Homeless Dublin man living in car with brain damaged-incontinent wife
A couple whose home was fire-bombed by thugs two years ago has been living in their €200 car for the last two months.
Former security guard Patrick Murphy is desperate to find a home for his ailing wife Pauline, who suffers from brain damage.
The 58-year-old father of three broke down in tears as he told how council red tape had stopped all attempts to find a house or flat.
“I’m at the end of my tether. I don’t know how much more of this I can take,” he cried while telling the Sunday World his story.
“All I want is to get a roof over my wife’s head so she can have a wash and get back to normal. She is incontinent now and is peeing in the car. The smell is awful, but we have nowhere else to go.”
The couple’s nightmare began two years ago when the eldest of their three sons, Patrick Jnr, “fell in with the wrong crowd” and got imprisoned for drugs, says Patrick.
After he was sent down, a gang targeted the family home in Clondalkin, Dublin, in the middle of the night.
“I was sleeping downstairs to give my wife space as she is ill and my other two boys Frankie and Alex were sleeping in bed,” says Patrick.
“They smashed a window at ten to two in the morning, pulled back the curtain and threw a petrol bomb and the house went up in flames. At one point my hair was on fire.
“The place went into darkness with the smoke and Frankie had to crawl on his hands and knees to get to his mum’s bedroom.
“He could not find her, but got her on the landing and practically had to throw her downstairs to get her out of the house. He burnt his throat saving her and was in hospital for a week. He still has nightmares.
“My wife suffered from smoke inhalation and was in hospital for two days, but me and Alex were let go the next morning.
“We lost everything in the fire and my wife still asks me where is her wedding ring and engagement ring? She can’t remember things.”
The family were first put up in nearby Bewley’s Hotel, but were forced to move after death threats were received against them. They also had to move from a hotel in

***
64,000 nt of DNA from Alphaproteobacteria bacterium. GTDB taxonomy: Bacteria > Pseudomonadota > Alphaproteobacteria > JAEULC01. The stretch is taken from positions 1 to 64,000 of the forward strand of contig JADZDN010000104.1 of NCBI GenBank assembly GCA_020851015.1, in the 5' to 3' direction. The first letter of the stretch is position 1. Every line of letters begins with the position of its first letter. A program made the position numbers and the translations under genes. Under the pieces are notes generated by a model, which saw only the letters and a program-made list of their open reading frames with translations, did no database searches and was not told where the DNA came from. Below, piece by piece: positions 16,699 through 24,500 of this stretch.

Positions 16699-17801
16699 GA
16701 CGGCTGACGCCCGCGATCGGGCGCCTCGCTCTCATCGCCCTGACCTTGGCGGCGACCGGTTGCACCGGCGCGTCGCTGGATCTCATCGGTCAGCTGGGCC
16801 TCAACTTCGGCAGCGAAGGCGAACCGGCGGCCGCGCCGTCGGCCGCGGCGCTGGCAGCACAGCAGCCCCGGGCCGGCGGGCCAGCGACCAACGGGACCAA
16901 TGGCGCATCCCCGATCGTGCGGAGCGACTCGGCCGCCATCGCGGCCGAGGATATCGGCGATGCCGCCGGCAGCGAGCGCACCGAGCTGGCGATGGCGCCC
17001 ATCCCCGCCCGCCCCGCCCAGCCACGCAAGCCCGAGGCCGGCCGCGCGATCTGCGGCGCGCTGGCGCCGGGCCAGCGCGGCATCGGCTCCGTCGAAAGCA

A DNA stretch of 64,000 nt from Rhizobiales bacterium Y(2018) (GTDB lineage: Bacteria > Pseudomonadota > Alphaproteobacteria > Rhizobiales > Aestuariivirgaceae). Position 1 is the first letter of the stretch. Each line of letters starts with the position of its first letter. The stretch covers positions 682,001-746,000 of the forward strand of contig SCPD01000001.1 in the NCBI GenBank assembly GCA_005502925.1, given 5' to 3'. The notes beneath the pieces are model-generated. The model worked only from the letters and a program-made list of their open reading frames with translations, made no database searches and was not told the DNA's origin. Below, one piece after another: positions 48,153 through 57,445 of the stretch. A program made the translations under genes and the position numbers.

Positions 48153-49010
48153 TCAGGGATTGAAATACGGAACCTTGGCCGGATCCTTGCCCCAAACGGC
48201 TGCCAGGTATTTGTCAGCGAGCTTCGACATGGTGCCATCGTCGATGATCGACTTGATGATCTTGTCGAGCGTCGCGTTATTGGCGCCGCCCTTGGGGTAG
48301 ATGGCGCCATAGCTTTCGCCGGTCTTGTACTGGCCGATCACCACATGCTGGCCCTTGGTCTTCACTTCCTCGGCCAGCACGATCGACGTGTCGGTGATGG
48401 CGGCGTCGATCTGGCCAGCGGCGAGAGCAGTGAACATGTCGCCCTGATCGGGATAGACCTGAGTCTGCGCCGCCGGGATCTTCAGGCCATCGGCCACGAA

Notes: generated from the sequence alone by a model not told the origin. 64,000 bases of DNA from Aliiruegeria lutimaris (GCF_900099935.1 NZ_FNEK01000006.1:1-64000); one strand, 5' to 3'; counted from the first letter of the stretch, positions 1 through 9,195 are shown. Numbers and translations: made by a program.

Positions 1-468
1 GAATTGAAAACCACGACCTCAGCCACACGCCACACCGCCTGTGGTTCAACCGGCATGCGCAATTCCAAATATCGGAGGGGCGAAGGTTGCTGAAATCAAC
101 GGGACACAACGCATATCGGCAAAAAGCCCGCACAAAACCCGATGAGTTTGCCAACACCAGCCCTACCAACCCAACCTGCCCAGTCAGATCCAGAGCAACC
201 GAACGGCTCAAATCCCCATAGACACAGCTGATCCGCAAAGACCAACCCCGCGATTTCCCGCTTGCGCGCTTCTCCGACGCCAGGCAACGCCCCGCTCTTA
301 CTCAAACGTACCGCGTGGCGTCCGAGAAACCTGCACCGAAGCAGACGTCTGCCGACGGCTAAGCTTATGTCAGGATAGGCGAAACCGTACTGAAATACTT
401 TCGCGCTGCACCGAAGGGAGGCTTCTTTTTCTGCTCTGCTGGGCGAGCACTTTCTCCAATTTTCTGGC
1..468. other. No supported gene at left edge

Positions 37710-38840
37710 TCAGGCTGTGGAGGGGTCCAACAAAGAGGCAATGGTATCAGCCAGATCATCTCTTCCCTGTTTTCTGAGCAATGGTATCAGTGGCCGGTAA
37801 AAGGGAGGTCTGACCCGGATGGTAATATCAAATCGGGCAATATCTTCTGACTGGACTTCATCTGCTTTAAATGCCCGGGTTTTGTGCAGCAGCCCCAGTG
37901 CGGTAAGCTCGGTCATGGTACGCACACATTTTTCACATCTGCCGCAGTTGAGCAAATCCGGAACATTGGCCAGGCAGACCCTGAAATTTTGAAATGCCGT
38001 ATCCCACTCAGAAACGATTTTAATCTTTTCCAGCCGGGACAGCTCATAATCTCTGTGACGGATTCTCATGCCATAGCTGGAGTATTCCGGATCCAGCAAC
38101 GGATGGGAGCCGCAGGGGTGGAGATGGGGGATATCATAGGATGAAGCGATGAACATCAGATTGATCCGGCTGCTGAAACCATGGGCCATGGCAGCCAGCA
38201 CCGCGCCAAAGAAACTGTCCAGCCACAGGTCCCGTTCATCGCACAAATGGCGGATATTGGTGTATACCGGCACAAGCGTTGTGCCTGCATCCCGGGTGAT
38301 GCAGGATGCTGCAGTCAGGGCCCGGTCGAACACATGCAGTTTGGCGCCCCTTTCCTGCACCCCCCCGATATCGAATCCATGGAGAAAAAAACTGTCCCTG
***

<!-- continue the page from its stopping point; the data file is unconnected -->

Tallaght after being spotted outside.
“I was never in trouble with the police in my life and used to work 12-hour shifts until my wife got sick and I had to care for her,” says Patrick.
“We owned our own home and lived there for 28 years, but it was completely destroyed. I don’t know what the row was about between my son and this gang, but we are paying the price.”
Patrick was able to sell the shell of his house for €120,000 and says he has now used up all the cash on hotels and B&Bs over the last two years and is desperate for help.
“South Dublin County Council have asked me for bank statements, documents, letters from gardaí and I have given them everything,” he said.
“But the guards said the council would have to request the letter about the fire-bomb incident and apparently the request went to the wrong place and nothing has happened for weeks.
“Meanwhile, we have been left living in the car, getting washed in garages and using toilets wherever we can.”
The couple has been helped by Dublin charity HOPE and Inner City Helping the Homeless, who this week gave them food and fresh clothes.
HOPE’s Alison Gray said: “I have made about 20 phone calls to South Dublin County Council on their behalf and am told the official dealing with it will ring me back, but he never does.
“We are used to dealing with officials on the north side of the city and this would have been sorted by now. There seems to be no communication between them and the guards.
“The council do not seem to have taken into consideration this woman’s health problems.
“The couple have no home and no money and they are desperate for help. Why is nobody doing anything?”
Meanwhile, Patrick, who is originally from Artane in Dublin’s northside, said he would live anywhere but the south side, because of his fears over the gang.
“We know who fire-bombed our house because they were in the area earlier and attacked my son’s girlfriend’s car. They are well-known gangsters.
“But every time we are in the area someone tips them off and we have to move.”
He said his 55-year-old wife, who suffers from organic brain syndrome, gets an injection every fortnight to keep her calm.
“She is not equipped to live like this. Her mind has gone and she keeps saying she wants to go home.
“She was the best in the world until she got sick. All I want is a roof over her head.”